MHW: NYC First Lady’s Mental Health Reform Initiative A ‘Roadmap’ For Access, Services

NYAPRS Note: NYC Mayor Bill de Blasio and first lady Chirlane McCray announced ‘ThriveNYC: A Mental Health Roadmap for All’ last November. The first lady’s plan – a $1 billion, multiyear effort toward a more effective and holistic system – outlines 54 targeted initiatives, 23 of them new, to support the mental well-being of New Yorkers.The initiatives are designed to ensure that New Yorkers receive treatment, including early intervention, community services, and support.

In addition to expanding the mental health workforce, one of the hallmarks of ThriveNYC is expanding access to services. Scheduled to launch this fall, New Yorkers will be provided with a 1-800 number to call and get support. They will also be able to text or find support via the Web. They’ll receive referrals and get help scheduling appointments with mental health professionals. Follow-up support will also be available.

McCray describes her passion for mental health as a “natural thing for [her] to focus on,” as both her parents and daughter have experienced mental health concerns. But according to NYAPRS’ own Harvey Rosenthal, the first lady’s program raises the focus of mental health to “unprecedented” levels. “Through this comprehensive set of initiatives, the first lady has demonstrated how well she has heard the voice and needs of our community,” Rosenthal said. “I’m particularly heartened by the number of strategies that reach out to individuals in the greatest need. These represent smart and strong system fixes that are in sharp contrast to system failures connected to the use of court-ordered treatment.”

 

NYC First Lady’s Mental Health Reform Initiative A ‘Roadmap’ For Access, Services

Mental Health Weekly January 25, 2016

 

Citing a goal to support the mental well-being of New Yorkers, New York City Mayor Bill de Blasio and first lady Chirlane McCray have unveiled a groundbreaking initiative designed to ensure New Yorkers receive treatment, including early intervention, community services and support. The mental health reform effort could become a national model, say officials.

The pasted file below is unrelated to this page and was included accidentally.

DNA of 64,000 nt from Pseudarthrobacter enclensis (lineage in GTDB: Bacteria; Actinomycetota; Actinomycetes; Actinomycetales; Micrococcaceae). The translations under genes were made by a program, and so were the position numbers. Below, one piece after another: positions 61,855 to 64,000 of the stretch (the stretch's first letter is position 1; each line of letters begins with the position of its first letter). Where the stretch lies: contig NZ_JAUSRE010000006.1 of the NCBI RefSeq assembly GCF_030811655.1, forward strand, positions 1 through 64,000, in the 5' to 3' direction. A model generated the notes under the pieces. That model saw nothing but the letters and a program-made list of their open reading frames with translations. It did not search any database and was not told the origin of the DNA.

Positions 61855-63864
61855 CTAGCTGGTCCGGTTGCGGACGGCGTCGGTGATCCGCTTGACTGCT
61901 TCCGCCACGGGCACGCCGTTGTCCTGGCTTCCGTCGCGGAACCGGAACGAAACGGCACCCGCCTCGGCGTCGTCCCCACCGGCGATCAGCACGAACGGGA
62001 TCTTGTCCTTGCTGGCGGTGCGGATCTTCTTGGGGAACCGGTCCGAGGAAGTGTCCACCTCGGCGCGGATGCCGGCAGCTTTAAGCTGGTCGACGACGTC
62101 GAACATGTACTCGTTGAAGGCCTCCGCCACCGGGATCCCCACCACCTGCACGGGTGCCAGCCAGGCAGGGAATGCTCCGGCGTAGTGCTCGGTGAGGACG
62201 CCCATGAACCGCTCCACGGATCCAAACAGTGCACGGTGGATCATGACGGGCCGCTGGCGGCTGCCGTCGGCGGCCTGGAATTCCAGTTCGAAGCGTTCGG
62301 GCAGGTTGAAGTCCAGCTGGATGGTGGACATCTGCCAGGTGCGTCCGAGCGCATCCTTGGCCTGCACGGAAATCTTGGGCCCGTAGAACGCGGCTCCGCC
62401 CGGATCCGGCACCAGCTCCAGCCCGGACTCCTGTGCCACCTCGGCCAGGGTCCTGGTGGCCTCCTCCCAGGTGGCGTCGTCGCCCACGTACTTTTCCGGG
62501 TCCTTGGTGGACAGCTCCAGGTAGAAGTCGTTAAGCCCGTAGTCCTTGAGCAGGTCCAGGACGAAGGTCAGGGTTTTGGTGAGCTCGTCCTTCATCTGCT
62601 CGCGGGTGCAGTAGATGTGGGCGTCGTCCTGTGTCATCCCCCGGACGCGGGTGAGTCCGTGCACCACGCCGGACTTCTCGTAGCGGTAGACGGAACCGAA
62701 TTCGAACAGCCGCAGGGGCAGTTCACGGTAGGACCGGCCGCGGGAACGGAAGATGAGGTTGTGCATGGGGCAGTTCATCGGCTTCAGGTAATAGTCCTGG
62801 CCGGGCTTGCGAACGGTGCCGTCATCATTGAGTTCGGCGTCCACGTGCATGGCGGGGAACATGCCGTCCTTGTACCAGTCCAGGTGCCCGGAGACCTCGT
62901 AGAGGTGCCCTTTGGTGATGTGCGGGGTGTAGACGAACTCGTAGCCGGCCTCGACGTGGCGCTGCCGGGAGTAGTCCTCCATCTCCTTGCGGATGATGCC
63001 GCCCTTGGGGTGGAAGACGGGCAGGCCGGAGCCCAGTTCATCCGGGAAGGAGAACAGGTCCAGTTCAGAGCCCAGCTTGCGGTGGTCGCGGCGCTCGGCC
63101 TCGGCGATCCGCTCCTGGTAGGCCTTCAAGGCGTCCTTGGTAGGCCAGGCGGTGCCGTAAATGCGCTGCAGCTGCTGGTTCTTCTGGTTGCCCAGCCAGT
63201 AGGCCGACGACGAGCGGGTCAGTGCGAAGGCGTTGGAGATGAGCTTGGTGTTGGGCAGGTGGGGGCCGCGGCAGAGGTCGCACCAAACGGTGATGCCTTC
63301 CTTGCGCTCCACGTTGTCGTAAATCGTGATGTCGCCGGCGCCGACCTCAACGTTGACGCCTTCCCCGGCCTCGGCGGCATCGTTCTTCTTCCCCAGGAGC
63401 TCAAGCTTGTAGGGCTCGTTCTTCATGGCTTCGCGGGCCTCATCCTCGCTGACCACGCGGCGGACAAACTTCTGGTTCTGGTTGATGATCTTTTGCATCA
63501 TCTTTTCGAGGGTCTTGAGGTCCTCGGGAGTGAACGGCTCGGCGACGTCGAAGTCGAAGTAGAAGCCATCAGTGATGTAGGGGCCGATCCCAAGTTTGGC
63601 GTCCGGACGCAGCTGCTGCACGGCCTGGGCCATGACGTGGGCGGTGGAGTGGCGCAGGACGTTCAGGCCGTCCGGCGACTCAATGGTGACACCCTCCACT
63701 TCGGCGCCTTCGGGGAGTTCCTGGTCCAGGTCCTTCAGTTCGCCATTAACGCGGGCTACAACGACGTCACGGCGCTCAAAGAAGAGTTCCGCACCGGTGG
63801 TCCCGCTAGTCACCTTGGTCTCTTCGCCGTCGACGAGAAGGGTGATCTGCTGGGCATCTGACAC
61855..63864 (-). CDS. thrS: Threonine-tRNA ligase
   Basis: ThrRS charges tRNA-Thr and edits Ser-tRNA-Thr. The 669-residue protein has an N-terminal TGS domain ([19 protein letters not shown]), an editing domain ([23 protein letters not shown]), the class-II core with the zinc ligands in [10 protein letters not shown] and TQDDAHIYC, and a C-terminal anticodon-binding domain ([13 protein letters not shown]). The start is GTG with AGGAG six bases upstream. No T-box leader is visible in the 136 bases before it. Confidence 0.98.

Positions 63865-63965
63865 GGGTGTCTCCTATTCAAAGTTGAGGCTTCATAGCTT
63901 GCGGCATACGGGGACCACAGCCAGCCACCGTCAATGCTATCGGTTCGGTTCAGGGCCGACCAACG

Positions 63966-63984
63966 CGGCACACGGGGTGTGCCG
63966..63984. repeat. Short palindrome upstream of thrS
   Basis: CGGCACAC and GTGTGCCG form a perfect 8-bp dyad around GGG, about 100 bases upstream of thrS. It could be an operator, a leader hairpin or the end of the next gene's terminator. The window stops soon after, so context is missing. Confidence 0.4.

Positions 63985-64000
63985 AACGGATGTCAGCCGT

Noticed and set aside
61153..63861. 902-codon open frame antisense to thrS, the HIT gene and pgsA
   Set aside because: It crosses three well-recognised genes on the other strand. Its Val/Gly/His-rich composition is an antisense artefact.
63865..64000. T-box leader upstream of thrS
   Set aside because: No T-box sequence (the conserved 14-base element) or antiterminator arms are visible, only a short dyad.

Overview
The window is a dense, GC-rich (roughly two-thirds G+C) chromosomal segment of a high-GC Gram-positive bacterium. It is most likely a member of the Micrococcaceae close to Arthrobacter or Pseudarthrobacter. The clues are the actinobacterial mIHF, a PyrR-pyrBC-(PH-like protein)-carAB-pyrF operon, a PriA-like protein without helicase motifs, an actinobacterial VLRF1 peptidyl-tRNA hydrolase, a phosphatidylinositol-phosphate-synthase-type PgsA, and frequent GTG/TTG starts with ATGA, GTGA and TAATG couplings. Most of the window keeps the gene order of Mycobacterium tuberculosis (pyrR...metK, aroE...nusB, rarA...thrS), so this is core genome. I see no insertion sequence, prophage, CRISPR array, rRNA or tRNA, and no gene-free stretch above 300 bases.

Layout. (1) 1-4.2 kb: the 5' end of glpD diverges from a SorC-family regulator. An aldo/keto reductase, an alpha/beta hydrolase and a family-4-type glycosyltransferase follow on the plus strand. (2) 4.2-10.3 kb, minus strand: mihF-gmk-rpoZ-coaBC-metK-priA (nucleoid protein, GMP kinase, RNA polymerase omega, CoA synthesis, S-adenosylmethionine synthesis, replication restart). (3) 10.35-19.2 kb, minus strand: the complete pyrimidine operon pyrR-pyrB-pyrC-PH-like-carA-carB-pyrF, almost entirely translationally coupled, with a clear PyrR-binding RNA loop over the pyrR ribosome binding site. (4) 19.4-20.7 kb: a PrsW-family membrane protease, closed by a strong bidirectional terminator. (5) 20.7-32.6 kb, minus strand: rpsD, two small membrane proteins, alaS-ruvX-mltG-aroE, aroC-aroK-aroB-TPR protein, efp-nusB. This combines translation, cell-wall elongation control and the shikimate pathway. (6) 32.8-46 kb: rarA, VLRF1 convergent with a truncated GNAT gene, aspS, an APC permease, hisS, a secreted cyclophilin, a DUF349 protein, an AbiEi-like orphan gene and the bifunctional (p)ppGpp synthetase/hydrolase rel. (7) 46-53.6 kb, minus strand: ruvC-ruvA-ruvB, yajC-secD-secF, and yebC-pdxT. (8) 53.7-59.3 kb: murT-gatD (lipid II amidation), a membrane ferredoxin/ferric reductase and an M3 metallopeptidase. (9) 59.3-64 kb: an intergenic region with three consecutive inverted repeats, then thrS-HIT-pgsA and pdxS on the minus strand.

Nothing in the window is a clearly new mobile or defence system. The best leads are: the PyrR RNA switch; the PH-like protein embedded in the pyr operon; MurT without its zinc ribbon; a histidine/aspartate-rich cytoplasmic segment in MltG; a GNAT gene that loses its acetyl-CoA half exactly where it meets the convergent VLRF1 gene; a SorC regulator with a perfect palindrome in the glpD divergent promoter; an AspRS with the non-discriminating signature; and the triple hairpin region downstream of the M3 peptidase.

De Blasio and McCray announced ThriveNYC: A Mental Health Roadmap for All, a multiyear effort, on November 23. According to a report released to coincide with the announcement, major depressive disorder is the single greatest source of disability in New York City. At any given time, over a half million adult New Yorkers are estimated to have depression, yet less than 40 percent report receiving care for it.

 

The report also noted that there are $14 billion in estimated annual productivity losses in New York City tied to depression and substance misuse.

 

“This is a personal issue for me,” McCray told MHW in an exclusive interview last week. “My parents have suffered from depression and my daughter is struggling with depression, anxiety and substance use issues.” Mental illness is an issue so many are struggling with, she said.

 

McCray added, “This is such a natural thing for me to focus on. This is complex. There is no health without mental health.” McCray explained that children in schools, for example, with conduct disorder, are punished when often the root of the problem could be trauma, domestic problems or a mental illness that has not been properly diagnosed. Additionally, so few treatment options are available, she said.

 

“Why aren’t we doing something about this?” noted McCray. “It makes so much sense. So often we put a Band-Aid [on something] instead of getting to the root of what’s wrong.” This is a comprehensive plan, McCray said. The state is promoting this initiative as mental health reform that includes substance abuse as well, she said. “Every time I say mental illness I should also be saying substance abuse,” McCray said.

 

McCray began outreach efforts about 11 months ago, which included a number of feedback sessions in every borough. She has spoken with advocates, businesspeople, clergy, consumers and others, she noted. “It was important for people to have a chance to tell their story and about how they personally interacted with the system in New York,” she said.

 

Multiyear Effort

The estimated cost of Thrive- NYC is $1 billion, said McCray, adding that the program will be fully implemented over the next four years. The first lady’s plan toward a more effective and holistic system outlines 54 targeted initiatives, 23 of them new, to support the mental well-being of New Yorkers.

 

Some of the initiatives are currently up and running, says McCray, including Mental Health First Aid. “Our goal is to train one-quarter of a million New Yorkers in Mental Health First Aid in order for them to reach out to family, friends and coworkers suffering from symptoms of depression. It’s kind of like CPR but only for the mind,” she said.

 

When people get trained, it will transform the way people look at mental illness, she said. “I took the class one year ago and found it very transformative,” said McCray. You’re kind of learning to discern what steps to take to save a life.”